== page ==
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Assessing the maintenance of savings sufficiency over the first decade of retirement

Author

Listed:
  • Robert Haveman
  • Karen Holden
  • Andrei Romanov
  • Barbara Wolfe

    ()

Abstract

The goal of securing adequate resources in retirement dominates the ongoing debate regarding social security reforms designed to accommodate the demographic transformation and to provide minimum income security to retired workers. Policy proposals concerned with the implication of future public sector costs emphasize greater individual responsibility for meeting retirement resource goals. Proposals seeking minimum living standards imply expansion of public fiscal liabilities. We contribute to this discussion by examining the extent to which a cohort of US retirees were able to meet resource adequacy standards at the time of retirement, and to maintain initial levels of resources over the first decade of retirement. We compare annuitized wealth, including social security and pension wealth, to two adequacy standards—a household’s preretirement earnings (reflecting the goal of maintaining preretirement consumption) and the US poverty threshold (reflecting the goal of meeting minimum consumption standards). We analyze the relationship of individual characteristics to changes in resource adequacy over time, and identify the characteristics of those who gain and lose resources over the first decade of retirement. Finally, we simulate the effects on adequacy and public sector benefit costs of four social insurance policy proposals. Copyright Springer Science+Business Media, LLC 2007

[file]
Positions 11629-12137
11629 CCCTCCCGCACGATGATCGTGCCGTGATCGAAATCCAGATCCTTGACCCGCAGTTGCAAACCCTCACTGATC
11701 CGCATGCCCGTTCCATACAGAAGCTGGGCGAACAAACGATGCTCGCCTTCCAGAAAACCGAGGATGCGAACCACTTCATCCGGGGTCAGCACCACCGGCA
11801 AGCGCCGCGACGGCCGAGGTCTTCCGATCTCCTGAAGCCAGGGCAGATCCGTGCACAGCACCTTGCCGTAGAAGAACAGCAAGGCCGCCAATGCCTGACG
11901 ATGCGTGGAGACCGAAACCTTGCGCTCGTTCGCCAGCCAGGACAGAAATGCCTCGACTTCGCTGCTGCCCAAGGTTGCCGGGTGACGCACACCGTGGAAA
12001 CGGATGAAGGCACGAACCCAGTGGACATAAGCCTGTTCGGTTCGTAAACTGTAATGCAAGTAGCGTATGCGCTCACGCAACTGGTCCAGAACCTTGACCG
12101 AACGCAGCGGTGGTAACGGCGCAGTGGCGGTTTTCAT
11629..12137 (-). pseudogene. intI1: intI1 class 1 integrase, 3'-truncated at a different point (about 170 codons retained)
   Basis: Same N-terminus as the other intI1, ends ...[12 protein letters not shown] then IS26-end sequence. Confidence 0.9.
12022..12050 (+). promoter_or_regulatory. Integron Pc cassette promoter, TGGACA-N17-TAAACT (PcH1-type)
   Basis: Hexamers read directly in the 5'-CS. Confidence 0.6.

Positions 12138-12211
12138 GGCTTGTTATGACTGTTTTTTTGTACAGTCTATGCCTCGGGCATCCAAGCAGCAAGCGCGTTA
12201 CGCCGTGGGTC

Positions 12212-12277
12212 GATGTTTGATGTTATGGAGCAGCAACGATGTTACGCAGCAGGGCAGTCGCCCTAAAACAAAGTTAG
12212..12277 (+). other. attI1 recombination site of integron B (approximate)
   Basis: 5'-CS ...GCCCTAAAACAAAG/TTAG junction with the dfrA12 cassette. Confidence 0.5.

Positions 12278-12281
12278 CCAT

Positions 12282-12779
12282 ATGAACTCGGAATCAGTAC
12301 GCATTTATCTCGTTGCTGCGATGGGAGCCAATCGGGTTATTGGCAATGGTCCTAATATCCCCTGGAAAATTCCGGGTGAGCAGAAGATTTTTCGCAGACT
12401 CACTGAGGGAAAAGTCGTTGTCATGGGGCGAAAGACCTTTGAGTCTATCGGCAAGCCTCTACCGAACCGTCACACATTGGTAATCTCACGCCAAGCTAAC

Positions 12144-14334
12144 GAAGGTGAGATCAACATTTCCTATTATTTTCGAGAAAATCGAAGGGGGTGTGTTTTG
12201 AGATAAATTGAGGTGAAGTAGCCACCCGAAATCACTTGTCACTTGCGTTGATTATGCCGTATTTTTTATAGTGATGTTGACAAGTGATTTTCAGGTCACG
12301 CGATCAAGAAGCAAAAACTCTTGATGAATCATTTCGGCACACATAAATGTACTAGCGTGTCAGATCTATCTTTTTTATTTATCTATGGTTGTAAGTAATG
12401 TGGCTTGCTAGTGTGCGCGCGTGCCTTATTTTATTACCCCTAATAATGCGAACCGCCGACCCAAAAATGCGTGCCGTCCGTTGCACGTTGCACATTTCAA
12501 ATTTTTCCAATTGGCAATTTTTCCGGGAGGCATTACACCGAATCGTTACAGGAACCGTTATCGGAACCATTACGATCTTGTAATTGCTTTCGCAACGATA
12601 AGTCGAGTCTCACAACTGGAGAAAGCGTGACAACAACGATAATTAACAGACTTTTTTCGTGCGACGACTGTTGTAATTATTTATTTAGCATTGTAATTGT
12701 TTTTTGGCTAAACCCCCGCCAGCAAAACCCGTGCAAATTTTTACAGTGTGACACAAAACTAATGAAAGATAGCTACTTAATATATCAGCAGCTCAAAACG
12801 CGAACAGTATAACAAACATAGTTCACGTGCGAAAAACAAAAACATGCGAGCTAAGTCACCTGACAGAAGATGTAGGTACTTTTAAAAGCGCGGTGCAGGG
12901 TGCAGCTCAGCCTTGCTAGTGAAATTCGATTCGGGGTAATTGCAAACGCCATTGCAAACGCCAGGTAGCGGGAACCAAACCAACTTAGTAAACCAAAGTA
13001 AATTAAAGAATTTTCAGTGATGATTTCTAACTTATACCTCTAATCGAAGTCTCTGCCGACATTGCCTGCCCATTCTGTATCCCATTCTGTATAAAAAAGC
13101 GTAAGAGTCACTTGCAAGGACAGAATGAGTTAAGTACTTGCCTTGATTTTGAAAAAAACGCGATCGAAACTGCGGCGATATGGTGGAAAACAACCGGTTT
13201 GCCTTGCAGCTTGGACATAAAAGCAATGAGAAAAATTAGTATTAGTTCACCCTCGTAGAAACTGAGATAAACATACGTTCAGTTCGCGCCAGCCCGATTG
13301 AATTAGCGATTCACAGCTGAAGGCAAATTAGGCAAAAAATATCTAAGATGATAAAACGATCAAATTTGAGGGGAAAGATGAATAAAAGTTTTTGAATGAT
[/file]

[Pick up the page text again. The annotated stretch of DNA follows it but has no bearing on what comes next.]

Suggested Citation

  • Robert Haveman & Karen Holden & Andrei Romanov & Barbara Wolfe, 2007. "Assessing the maintenance of savings sufficiency over the first decade of retirement," International Tax and Public Finance, Springer;International Institute of Public Finance, vol. 14(4), pages 481-502, August.
  • Handle: RePEc:kap:itaxpf:v:14:y:2007:i:4:p:481-502
    DOI: 10.1007/s10797-007-9027-y
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    References listed on IDEAS

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    1. Olivia S. Mitchell & James Moore & John Phillips, "undated". "Explaining Retirement Saving Shortfalls," Pension Research Council Working Papers 98-13, Wharton School Pension Research Council, University of Pennsylvania.
    2. Engen, Eric & Gale, William & Uccello, Cori, 1999. "The Adequacy of Household Saving," MPRA Paper 56442, University Library of Munich, Germany.
    3. Lina Walker, 2004. "Elderly Households and Housing Wealth: Do They Use It or Lose It?," Working Papers wp070, University of Michigan, Michigan Retirement Research Center.
    4. B. Douglas Bernheim & Jonathan Skinner & Steven Weinberg, 2001. "What Accounts for the Variation in Retirement Wealth among U.S. Households?," American Economic Review, American Economic Association, vol. 91(4), pages 832-857, September.
    5. Gustman, Alan L. & Steinmeier, Thomas L., 1999. "Effects of pensions on savings: analysis with data from the health and retirement study," Carnegie-Rochester Conference Series on Public Policy, Elsevier, vol. 50(1), pages 271-324, June.